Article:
Dreaming of a bling Christmas: this year's must-haves

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The Independent Online

During the World Cup this summer, footballers' wives tottered around the German spa town of Baden Baden. This Christmas they will be coming to a toy shop near you.

New dolls dripping with the sparkly jewellery favoured by the England wives and girlfriends are among the toys tipped to dazzle children in coming weeks and months.

The dolls in the Bratz Forever Diamondz range come with diamante-studded jeans, crop tops, belts, bracelets and earrings. They come with a tiny, genuine diamond, encased in a necklace, accompanied by a certificate of authenticity.

The figures, named by the Toy Retailer Association yesterday as one of the "cool dozen toys for this Christmas", are aimed at children between six and 12 and marketed with the slogan: "Diamondz are a Bratz Girl's Best Friend". They are the latest salvo in the battle between Bratz and Barbie for supremacy in the competitive girl's doll market.

Last year, UK sales of the Rock Angelz incarnation of the five-year-old streetwise Bratz overtook the 47-year-old American favourite. Barbie's owners, Mattel, struck back with a Bling Barbie with big earrings, necklaces, bracelets and short skirts.

Mattel is no longer making its Bling Barbie this year. Instead its Christmas blockbuster for girls - also in the Cool Dozen - is the radio-controlled Let's Dance Barbie, which acts as a dance tutor to its young owner.

Mattel is targeting older girls with a range of Fab Faces fashion dolls, which, although trendily dressed, are not as glitzy as Bling Barbie. By contrast, the new Bratz, which have four incarnations with varying hair colours, Cloe, Yasmin, Jade and Sharidan - scream bling from head to high heels.

A spokeswoman for Vivid Imaginations, which makes the Bratz range, explained: "The thing with Bratz is that they always emulate the style of fashions on the moment. And at the moment diamonds and Swarovski, the whole crystally, sparkly look, is very in fashion."

Mattel, however, thinks that the footballer's-wife look is passé. Its spokeswoman, Sarah Allen, said: "In September we had one of our best months and Bratz lost share and you wonder whether it has plateaued out. Our dancing Barbie has interaction with the child and allows more play with the doll. The popularity of Strictly Come Dancing has revitalised dancing."

Both dolls were put on display at a church in west London by the toy industry yesterday at a showcase event aimed at capturing a large share of the £1bn Christmas gift market.

For boys, the toy industry is tipping plenty of action products including the Dr Who Cyberman Mask, which blurts out 10 phrases such as "Resistance is illogical" and "You will be taken for Analysis".

Character Options, which has licensed the Dr Who franchise from the BBC, is selling 50,000 dolls of The Doctor, his female assistant Rose and other characters every week. Another boy's plaything, the Fast Talkin' McQueen from the animated film Cars, performs 15 manoeuvres and tricks.

For the family the board game Trivial Pursuit has a new version with questions on the 1990s and the Deal or No Deal game based on the Noel Edmonds' television game show.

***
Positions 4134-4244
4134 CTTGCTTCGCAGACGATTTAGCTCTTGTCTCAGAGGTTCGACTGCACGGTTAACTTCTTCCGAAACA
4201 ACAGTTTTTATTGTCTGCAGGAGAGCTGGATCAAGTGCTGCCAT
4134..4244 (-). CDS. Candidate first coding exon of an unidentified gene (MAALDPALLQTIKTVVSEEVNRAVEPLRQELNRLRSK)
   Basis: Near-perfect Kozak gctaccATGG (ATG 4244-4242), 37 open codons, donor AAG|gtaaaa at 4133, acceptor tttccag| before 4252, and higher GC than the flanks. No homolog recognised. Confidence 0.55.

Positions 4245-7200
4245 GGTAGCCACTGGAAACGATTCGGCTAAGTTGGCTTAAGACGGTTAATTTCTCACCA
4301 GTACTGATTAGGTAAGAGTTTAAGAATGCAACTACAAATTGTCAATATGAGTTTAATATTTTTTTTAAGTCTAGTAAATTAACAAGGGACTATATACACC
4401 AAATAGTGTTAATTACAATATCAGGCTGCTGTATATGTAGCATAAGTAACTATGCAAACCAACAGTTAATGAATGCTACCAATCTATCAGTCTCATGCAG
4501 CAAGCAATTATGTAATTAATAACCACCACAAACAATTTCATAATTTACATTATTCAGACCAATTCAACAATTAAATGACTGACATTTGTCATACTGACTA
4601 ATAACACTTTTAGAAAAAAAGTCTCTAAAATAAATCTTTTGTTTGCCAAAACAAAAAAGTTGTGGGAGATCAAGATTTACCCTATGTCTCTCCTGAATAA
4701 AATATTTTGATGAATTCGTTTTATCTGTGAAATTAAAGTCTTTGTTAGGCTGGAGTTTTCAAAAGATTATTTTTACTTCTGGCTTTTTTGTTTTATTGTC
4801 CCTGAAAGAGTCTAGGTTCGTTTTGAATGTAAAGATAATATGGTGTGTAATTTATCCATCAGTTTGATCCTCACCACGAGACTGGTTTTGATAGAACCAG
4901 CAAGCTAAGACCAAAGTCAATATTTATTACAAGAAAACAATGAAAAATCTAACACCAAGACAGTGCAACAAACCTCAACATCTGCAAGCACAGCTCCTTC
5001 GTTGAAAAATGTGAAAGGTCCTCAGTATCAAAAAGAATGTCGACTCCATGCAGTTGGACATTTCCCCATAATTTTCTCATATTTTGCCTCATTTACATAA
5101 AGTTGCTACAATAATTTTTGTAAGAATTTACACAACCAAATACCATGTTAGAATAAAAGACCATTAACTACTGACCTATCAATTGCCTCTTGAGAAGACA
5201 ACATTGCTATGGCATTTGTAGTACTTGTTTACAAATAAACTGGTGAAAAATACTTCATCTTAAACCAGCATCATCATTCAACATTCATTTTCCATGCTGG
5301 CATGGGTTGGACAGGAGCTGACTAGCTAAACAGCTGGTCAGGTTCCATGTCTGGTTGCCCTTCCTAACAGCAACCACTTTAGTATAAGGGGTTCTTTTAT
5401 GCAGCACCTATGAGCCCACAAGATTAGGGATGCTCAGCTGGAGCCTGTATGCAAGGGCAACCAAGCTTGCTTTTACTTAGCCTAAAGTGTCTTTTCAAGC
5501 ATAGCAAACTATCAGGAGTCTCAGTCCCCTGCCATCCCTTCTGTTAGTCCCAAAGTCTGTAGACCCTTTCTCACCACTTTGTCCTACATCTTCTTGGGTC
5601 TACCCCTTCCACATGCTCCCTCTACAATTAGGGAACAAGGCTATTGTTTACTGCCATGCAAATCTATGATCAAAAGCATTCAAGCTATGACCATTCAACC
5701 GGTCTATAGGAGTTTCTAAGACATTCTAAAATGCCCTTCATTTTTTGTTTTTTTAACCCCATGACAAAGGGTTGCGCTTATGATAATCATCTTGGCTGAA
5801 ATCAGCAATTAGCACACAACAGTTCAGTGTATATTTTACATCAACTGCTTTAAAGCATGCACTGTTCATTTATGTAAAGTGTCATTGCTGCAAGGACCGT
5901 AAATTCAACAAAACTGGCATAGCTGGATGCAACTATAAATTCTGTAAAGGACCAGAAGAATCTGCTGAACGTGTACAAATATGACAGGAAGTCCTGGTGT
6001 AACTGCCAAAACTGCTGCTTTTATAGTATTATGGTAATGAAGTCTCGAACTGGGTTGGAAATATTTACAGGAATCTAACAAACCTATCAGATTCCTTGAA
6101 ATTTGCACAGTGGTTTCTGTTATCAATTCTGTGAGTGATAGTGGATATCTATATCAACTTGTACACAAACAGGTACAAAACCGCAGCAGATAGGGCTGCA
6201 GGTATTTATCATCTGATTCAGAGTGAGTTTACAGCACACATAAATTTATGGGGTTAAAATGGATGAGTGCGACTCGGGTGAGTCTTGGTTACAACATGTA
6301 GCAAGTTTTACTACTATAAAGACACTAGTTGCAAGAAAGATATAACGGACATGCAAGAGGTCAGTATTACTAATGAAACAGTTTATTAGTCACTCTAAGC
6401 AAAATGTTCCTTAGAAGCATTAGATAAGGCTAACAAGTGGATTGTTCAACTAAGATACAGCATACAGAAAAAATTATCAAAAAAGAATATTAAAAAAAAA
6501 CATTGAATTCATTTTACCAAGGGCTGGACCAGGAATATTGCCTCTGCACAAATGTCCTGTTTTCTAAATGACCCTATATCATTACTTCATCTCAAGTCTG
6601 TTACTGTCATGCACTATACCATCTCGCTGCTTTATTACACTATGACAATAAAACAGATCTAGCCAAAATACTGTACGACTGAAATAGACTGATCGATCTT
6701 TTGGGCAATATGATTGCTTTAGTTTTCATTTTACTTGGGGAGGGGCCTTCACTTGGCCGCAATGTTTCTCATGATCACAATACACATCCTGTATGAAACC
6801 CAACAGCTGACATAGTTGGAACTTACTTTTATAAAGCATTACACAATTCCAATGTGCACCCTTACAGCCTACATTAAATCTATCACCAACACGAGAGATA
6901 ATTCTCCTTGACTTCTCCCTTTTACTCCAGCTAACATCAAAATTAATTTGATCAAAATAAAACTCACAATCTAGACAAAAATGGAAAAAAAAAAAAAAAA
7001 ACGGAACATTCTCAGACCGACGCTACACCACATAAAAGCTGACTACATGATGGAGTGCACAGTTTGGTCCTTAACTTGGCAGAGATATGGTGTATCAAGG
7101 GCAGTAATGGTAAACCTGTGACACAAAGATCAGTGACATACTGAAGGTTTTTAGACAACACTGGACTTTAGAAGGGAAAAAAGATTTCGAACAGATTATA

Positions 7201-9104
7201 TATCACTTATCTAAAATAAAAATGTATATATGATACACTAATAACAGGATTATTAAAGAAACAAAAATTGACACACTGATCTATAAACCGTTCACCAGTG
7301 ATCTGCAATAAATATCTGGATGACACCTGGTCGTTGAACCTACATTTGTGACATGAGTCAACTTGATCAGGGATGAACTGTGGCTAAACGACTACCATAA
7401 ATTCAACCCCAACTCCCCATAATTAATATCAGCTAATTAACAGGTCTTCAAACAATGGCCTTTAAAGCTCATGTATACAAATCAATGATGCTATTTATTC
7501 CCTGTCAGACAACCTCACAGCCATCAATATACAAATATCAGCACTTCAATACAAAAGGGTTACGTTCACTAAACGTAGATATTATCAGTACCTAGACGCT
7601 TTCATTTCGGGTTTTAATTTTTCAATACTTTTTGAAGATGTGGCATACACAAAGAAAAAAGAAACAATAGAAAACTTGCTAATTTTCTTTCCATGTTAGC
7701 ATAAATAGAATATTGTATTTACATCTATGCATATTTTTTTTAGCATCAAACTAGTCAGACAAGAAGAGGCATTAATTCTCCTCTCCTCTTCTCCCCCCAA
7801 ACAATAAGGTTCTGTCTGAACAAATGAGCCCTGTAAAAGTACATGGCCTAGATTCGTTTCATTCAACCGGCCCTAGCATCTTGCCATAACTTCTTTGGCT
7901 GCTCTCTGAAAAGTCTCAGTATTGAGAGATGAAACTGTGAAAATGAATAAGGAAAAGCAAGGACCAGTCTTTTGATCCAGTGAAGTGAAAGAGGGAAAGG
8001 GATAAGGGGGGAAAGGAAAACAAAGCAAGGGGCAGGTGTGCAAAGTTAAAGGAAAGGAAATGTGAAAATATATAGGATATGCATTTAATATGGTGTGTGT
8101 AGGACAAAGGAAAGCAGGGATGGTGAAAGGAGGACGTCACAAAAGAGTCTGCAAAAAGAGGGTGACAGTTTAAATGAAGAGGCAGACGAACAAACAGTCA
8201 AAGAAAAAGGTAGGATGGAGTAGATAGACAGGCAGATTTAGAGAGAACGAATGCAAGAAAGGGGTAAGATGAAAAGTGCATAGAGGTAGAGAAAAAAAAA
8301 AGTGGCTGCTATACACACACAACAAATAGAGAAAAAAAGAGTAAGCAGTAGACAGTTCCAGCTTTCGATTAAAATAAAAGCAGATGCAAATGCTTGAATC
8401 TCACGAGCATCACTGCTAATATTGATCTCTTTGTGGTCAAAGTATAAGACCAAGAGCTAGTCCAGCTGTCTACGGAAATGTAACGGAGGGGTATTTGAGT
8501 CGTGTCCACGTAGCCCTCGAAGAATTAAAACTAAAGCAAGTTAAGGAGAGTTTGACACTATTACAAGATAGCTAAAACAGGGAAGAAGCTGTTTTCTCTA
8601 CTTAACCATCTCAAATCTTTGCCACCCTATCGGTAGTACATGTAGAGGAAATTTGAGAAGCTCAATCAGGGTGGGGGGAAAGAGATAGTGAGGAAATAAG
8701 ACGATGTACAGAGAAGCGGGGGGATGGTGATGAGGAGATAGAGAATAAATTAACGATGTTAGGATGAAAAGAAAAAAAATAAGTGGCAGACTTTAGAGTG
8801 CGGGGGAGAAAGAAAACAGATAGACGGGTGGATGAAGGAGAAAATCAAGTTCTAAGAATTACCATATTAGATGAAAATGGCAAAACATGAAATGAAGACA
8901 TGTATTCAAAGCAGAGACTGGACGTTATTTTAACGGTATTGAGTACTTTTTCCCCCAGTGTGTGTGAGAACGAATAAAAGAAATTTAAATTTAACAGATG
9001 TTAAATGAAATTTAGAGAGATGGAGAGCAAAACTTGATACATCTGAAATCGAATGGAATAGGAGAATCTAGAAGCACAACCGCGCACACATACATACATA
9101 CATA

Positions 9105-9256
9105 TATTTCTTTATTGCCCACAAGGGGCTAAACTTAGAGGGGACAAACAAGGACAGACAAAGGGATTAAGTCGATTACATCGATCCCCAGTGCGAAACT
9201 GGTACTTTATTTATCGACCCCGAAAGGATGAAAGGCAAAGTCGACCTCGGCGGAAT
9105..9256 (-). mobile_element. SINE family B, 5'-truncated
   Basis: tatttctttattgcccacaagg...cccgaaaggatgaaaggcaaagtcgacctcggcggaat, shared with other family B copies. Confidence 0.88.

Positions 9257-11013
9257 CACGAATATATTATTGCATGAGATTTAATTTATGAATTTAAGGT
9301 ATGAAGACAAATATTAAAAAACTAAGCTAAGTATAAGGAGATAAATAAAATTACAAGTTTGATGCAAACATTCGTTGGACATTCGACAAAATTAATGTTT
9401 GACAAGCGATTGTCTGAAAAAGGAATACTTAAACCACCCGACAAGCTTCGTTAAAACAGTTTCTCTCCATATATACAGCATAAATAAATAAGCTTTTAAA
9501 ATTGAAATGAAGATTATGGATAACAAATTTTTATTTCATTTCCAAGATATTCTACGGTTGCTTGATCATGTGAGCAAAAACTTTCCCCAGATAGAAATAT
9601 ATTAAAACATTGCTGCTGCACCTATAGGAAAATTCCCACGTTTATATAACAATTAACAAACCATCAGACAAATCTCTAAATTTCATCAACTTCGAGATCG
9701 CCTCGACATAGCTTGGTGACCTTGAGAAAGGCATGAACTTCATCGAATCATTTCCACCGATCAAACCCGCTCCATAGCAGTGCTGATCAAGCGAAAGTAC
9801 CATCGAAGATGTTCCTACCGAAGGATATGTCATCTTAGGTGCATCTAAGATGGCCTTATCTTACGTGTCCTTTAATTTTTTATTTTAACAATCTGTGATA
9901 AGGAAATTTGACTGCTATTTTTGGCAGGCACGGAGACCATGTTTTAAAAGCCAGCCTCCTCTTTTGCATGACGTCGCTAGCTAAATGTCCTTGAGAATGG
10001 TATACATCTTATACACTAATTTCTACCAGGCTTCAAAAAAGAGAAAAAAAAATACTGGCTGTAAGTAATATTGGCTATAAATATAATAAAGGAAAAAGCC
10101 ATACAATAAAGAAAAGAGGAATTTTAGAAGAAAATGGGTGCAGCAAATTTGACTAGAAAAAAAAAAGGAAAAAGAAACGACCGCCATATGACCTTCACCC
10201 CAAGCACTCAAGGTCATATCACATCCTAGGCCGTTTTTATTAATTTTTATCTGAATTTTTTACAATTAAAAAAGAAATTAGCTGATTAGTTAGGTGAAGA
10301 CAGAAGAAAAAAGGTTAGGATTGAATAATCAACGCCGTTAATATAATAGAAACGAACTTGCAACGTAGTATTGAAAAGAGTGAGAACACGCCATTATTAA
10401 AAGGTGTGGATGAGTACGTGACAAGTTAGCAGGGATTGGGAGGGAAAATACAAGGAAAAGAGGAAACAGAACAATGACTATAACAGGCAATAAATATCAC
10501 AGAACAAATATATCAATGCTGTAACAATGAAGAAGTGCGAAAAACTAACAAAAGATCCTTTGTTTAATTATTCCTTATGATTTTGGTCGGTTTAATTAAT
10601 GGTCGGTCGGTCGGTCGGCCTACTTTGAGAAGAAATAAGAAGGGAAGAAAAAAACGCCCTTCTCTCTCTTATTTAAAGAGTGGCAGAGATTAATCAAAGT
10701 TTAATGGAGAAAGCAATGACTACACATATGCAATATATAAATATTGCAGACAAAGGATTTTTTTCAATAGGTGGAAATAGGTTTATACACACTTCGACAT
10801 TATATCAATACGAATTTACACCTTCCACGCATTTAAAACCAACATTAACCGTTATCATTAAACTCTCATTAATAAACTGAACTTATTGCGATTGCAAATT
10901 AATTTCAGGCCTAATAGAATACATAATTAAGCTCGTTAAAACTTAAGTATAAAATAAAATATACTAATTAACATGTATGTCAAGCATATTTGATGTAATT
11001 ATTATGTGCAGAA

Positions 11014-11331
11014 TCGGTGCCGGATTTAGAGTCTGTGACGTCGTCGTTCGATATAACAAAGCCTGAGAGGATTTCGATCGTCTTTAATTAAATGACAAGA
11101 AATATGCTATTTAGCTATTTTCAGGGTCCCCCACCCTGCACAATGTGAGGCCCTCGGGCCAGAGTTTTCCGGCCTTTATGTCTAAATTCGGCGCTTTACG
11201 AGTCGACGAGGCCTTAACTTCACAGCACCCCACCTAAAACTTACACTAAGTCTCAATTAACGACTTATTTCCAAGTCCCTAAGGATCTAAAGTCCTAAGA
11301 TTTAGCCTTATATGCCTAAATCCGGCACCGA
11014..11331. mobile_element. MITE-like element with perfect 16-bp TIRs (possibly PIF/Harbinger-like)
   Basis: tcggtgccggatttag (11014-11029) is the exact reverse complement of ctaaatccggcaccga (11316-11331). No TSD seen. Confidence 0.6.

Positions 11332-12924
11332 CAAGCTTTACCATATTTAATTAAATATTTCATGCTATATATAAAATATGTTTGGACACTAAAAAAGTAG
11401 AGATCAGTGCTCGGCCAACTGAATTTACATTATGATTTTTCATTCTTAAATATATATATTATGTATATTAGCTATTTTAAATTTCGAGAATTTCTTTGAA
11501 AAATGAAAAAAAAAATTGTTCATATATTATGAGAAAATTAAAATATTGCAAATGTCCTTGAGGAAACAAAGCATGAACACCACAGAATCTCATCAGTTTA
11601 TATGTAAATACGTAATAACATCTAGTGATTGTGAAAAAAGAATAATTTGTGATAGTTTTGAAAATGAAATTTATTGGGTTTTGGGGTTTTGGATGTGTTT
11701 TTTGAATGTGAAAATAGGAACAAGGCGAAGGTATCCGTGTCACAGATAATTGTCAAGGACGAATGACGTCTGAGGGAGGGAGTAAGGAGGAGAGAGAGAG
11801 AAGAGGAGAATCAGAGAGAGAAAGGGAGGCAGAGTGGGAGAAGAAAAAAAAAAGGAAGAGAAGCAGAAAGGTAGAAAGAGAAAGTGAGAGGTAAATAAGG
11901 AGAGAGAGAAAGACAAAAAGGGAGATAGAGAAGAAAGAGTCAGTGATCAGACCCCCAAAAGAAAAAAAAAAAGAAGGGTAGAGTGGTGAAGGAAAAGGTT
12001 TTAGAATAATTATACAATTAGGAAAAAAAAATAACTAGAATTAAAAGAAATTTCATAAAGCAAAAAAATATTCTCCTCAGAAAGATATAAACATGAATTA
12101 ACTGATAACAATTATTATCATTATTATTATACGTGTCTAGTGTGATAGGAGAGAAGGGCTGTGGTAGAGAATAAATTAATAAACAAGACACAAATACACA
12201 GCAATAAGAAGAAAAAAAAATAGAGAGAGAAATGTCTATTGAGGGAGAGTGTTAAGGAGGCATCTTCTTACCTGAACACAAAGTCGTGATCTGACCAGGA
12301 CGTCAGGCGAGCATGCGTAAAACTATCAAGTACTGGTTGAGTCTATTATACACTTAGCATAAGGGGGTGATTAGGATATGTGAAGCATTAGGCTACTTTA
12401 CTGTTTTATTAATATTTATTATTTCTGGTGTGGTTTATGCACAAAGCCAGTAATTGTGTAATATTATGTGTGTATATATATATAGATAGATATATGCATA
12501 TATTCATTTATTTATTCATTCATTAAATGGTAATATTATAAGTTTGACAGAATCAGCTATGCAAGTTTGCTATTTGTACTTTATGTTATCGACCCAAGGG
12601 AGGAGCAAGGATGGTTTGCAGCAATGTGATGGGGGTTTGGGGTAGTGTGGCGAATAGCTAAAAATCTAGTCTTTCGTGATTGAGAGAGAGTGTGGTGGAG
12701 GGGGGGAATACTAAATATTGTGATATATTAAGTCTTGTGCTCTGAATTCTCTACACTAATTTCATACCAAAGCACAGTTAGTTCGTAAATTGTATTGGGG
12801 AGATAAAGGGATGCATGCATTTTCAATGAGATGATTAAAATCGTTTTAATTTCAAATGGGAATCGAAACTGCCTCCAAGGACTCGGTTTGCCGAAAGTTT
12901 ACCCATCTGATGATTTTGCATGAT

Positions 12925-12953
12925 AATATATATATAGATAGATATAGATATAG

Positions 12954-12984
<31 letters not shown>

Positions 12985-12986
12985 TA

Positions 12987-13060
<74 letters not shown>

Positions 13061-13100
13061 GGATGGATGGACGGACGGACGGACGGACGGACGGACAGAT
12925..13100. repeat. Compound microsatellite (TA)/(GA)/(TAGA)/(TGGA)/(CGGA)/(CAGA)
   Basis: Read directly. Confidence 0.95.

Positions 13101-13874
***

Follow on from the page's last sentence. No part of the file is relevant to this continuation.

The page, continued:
Parents looking for traditional handicrafts could buy the Paper FX loom that turns old newspapers and magazines into woven bags, coasters and boxes.

The Toy Retailers Association draws up its Cool Dozen based on retailers' opinions, items requested by shoppers and the latest trends in new products.

Top 10 toys this year

Baby Born With Magic Eyes Zapf (RRP £39.99)

New version of the babies' doll which moves its eyes when a dummy is put into its mouth in addition to simulating wee and poo.

Bratz Forever Diamondz Assortment Vivid (£24.99)

Glam incarnation of the fashion doll with lashings of fake gems and one tiny real diamond with a certificate of authenticity.

Cars Fast Talkin' McQueen Mattel (RRP £39.99)

Stunt car based on Pixar's Cars film that does 15 tricks and has 30 "fun phrases" in the voice of the actor Owen Wilson.

Deal Or No Deal Electronic Board Game Drumond Park (RRP £29.99)

Battery-operated offshoot of the television quiz show with an inordinate number of card boxes to test contestants.

Let's Dance Barbie Doll Mattel (RRP £39.99)

Radio-controlled princess that teaches girls to dance, follows their dancing or dances itself to music.

Dr Who Cyberman Mask Character Options (RRP £29.99)

Mask that turns the user into Dr Who's metallic foe, screaming such statements as "Delete, delete, delete" and "You will be upgraded".

Paper FX Flair (RRP £19.99)

Back to the future with this old-style loom for turning papers and magazine into woven bags and other handicrafts.

Pixel Chix Mall Mattel (RRP £29.99)

Virtual shopping characters for girls that burble away and "visit malls", spending as much money as possible.

Tamagotchi Connexion V3 Bandai (RRP £12.99)

Handheld computer pet that evolves depending on level of care by owner and which occasionally falls ill.

Thomas Aquadraw Tomy (RRP £29.99)

Special mat that allows children to make pictures with a water-filled pen and with any paint, brushes or mess.

Trivial Pursuit 90S Hasbro (RRP £29.99)

Questions such as "Which brothers toured Canada in disguise with a pair of pretend parents?" (A: Prince William and Harry)

V Smile Baby VTech (RRP £39.99)

An "infant development system" that plugs into the TV.